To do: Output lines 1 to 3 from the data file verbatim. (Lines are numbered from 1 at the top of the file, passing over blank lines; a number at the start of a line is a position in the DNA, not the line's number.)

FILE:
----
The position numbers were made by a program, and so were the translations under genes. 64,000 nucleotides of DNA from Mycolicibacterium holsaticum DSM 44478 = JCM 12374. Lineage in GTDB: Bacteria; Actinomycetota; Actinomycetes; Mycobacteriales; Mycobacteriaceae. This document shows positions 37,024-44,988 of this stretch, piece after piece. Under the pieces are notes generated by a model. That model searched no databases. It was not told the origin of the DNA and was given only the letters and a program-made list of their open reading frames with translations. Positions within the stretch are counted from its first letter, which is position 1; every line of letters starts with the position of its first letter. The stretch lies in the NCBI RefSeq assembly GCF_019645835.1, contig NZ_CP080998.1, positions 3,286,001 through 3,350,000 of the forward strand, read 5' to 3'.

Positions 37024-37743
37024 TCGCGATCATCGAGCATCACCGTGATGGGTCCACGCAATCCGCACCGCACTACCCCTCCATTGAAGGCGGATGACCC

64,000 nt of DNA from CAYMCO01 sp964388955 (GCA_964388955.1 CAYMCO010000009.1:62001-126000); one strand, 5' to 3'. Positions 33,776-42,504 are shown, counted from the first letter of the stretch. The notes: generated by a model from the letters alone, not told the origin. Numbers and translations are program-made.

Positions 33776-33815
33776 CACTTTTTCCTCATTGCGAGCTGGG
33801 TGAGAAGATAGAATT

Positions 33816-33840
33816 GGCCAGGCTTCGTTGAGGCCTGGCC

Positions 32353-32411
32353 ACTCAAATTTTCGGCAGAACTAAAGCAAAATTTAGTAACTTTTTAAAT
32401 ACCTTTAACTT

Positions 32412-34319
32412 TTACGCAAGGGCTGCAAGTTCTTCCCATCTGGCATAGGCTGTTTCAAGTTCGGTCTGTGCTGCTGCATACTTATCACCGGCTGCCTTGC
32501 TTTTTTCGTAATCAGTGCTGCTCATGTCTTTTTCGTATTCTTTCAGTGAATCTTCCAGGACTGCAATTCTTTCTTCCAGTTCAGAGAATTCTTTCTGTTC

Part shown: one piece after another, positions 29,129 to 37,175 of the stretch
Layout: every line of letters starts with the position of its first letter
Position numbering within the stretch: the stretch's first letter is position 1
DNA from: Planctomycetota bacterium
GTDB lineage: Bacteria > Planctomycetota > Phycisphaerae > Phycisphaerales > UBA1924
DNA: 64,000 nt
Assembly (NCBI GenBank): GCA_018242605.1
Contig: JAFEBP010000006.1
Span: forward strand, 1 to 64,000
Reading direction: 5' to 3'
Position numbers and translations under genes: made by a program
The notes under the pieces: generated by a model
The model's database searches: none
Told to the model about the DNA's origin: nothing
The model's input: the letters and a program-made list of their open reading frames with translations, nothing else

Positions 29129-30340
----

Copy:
The position numbers were made by a program, and so were the translations under genes. 64,000 nucleotides of DNA from Mycolicibacterium holsaticum DSM 44478 = JCM 12374. Lineage in GTDB: Bacteria; Actinomycetota; Actinomycetes; Mycobacteriales; Mycobacteriaceae. This document shows positions 37,024-44,988 of this stretch, piece after piece. Under the pieces are notes generated by a model. That model searched no databases. It was not told the origin of the DNA and was given only the letters and a program-made list of their open reading frames with translations. Positions within the stretch are counted from its first letter, which is position 1; every line of letters starts with the position of its first letter. The stretch lies in the NCBI RefSeq assembly GCF_019645835.1, contig NZ_CP080998.1, positions 3,286,001 through 3,350,000 of the forward strand, read 5' to 3'.

Positions 37024-37743
37024 TCGCGATCATCGAGCATCACCGTGATGGGTCCACGCAATCCGCACCGCACTACCCCTCCATTGAAGGCGGATGACCC